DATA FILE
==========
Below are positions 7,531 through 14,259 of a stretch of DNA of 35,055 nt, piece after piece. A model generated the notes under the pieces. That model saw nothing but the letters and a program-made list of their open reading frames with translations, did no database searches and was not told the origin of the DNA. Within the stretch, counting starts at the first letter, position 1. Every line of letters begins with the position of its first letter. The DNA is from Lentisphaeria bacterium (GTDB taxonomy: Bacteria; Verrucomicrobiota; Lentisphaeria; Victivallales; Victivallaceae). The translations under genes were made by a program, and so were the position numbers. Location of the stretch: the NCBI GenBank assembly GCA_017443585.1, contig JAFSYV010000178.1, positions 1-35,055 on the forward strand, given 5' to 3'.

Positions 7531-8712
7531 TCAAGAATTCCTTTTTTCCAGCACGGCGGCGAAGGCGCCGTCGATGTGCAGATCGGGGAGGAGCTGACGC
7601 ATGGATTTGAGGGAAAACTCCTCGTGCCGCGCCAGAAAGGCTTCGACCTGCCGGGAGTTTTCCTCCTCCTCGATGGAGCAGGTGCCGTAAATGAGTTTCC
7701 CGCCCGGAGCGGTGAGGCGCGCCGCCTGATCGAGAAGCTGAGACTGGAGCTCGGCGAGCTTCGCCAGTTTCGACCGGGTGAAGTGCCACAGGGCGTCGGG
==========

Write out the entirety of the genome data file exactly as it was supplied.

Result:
Below are positions 7,531 through 14,259 of a stretch of DNA of 35,055 nt, piece after piece. A model generated the notes under the pieces. That model saw nothing but the letters and a program-made list of their open reading frames with translations, did no database searches and was not told the origin of the DNA. Within the stretch, counting starts at the first letter, position 1. Every line of letters begins with the position of its first letter. The DNA is from Lentisphaeria bacterium (GTDB taxonomy: Bacteria; Verrucomicrobiota; Lentisphaeria; Victivallales; Victivallaceae). The translations under genes were made by a program, and so were the position numbers. Location of the stretch: the NCBI GenBank assembly GCA_017443585.1, contig JAFSYV010000178.1, positions 1-35,055 on the forward strand, given 5' to 3'.

Positions 7531-8712
7531 TCAAGAATTCCTTTTTTCCAGCACGGCGGCGAAGGCGCCGTCGATGTGCAGATCGGGGAGGAGCTGACGC
7601 ATGGATTTGAGGGAAAACTCCTCGTGCCGCGCCAGAAAGGCTTCGACCTGCCGGGAGTTTTCCTCCTCCTCGATGGAGCAGGTGCCGTAAATGAGTTTCC
7701 CGCCCGGAGCGGTGAGGCGCGCCGCCTGATCGAGAAGCTGAGACTGGAGCTCGGCGAGCTTCGCCAGTTTCGACCGGGTGAAGTGCCACAGGGCGTCGGG